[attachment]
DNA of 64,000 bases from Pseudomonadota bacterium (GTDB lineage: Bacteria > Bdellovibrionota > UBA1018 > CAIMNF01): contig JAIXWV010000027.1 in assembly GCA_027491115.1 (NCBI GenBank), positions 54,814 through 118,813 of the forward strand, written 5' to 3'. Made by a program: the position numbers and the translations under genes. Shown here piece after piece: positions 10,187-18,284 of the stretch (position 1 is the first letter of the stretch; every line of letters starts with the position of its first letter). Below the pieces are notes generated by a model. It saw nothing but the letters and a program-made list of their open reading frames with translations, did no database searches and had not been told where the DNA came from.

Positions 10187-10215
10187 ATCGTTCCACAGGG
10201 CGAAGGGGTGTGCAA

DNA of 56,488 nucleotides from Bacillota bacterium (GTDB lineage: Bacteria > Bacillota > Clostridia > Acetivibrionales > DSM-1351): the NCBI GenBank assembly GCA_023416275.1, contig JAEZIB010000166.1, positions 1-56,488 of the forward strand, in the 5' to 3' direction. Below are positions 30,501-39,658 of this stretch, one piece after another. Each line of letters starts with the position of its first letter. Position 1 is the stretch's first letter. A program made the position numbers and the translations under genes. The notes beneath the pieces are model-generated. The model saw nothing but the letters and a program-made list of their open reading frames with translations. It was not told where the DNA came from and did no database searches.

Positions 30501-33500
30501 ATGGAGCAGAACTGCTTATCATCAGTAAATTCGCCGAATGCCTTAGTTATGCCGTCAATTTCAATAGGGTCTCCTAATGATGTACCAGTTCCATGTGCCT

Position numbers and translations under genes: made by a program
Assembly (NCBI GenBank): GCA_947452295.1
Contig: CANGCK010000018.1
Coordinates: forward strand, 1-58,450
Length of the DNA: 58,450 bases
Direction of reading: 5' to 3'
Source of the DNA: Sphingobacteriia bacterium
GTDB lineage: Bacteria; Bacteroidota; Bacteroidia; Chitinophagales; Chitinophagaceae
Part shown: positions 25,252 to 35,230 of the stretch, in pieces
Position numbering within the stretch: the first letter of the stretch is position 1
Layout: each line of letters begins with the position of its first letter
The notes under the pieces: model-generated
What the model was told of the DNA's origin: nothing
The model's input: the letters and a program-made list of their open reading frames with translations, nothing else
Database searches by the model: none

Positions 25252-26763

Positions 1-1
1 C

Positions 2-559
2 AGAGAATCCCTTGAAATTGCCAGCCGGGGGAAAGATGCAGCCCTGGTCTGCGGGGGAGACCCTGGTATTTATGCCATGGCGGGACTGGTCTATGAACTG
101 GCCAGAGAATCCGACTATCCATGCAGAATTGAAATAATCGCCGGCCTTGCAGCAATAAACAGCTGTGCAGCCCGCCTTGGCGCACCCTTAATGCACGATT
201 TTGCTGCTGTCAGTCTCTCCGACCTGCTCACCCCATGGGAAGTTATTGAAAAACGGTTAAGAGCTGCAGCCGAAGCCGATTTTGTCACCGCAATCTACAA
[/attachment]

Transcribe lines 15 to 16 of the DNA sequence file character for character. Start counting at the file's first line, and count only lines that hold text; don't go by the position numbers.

GTDB lineage: Bacteria; Bacteroidota; Bacteroidia; Chitinophagales; Chitinophagaceae
Part shown: positions 25,252 to 35,230 of the stretch, in pieces